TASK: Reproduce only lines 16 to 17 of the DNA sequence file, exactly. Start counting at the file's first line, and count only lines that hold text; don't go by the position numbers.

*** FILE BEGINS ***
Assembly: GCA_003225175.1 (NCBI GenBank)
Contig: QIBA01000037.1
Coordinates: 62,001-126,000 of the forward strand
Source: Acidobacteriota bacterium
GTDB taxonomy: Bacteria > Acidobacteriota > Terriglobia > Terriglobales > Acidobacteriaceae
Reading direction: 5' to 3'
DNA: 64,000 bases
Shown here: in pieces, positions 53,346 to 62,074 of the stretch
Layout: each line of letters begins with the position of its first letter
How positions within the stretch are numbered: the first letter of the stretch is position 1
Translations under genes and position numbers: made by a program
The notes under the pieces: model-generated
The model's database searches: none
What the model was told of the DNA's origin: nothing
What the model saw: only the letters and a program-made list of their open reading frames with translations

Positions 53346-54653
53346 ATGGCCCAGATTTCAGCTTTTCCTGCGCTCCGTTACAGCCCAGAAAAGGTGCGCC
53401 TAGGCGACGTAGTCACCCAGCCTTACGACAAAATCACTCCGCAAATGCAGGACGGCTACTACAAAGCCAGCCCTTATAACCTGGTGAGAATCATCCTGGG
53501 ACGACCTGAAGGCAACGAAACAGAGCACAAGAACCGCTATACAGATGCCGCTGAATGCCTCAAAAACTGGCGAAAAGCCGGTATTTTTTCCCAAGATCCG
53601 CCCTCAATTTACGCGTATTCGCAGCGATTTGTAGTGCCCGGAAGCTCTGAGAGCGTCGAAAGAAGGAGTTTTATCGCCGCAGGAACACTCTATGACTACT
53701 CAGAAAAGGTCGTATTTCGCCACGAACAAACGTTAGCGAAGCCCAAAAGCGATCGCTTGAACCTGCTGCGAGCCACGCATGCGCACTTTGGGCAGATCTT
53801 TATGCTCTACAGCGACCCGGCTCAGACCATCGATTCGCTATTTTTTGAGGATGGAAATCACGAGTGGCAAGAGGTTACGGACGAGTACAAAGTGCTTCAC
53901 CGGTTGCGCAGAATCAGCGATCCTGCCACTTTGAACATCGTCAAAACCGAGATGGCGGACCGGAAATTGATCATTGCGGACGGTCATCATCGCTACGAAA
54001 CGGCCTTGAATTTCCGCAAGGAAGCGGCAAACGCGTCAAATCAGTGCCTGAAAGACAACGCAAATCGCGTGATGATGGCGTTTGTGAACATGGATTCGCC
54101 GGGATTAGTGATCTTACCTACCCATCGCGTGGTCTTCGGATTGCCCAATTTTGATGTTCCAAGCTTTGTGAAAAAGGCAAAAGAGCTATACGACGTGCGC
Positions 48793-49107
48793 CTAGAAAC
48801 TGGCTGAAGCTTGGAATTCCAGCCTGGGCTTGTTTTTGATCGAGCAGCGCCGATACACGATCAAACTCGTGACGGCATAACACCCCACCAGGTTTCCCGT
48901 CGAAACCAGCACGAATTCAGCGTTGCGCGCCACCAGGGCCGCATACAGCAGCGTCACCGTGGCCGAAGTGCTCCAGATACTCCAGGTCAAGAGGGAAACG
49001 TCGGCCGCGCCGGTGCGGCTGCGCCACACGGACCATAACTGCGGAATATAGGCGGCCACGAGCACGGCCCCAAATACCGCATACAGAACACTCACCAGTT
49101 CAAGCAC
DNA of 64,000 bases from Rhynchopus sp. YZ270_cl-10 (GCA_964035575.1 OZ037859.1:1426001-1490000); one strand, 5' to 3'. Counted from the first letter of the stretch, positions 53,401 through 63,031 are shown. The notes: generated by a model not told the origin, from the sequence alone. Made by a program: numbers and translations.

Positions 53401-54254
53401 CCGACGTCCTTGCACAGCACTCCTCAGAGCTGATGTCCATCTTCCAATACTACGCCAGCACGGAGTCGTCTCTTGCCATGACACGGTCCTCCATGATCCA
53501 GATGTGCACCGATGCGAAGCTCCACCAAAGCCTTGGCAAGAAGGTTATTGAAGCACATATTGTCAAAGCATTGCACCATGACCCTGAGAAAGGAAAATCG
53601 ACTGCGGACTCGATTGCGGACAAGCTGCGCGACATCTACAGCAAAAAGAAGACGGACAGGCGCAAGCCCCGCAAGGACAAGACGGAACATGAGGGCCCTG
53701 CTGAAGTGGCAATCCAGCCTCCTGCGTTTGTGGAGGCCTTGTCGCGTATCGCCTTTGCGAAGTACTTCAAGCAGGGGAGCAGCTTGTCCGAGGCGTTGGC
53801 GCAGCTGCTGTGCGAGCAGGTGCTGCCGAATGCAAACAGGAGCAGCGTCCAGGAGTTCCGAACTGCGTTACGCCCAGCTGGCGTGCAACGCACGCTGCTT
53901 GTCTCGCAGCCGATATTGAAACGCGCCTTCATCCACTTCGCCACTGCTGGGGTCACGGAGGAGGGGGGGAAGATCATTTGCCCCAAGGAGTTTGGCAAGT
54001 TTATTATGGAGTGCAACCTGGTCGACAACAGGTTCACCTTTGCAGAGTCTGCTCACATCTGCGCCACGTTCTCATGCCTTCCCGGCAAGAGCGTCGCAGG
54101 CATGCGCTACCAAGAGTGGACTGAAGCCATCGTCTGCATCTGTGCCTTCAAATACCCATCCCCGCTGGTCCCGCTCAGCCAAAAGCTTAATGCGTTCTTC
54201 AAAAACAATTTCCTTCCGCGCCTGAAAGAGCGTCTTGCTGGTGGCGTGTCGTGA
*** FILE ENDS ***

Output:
Positions 53346-54653
53346 ATGGCCCAGATTTCAGCTTTTCCTGCGCTCCGTTACAGCCCAGAAAAGGTGCGCC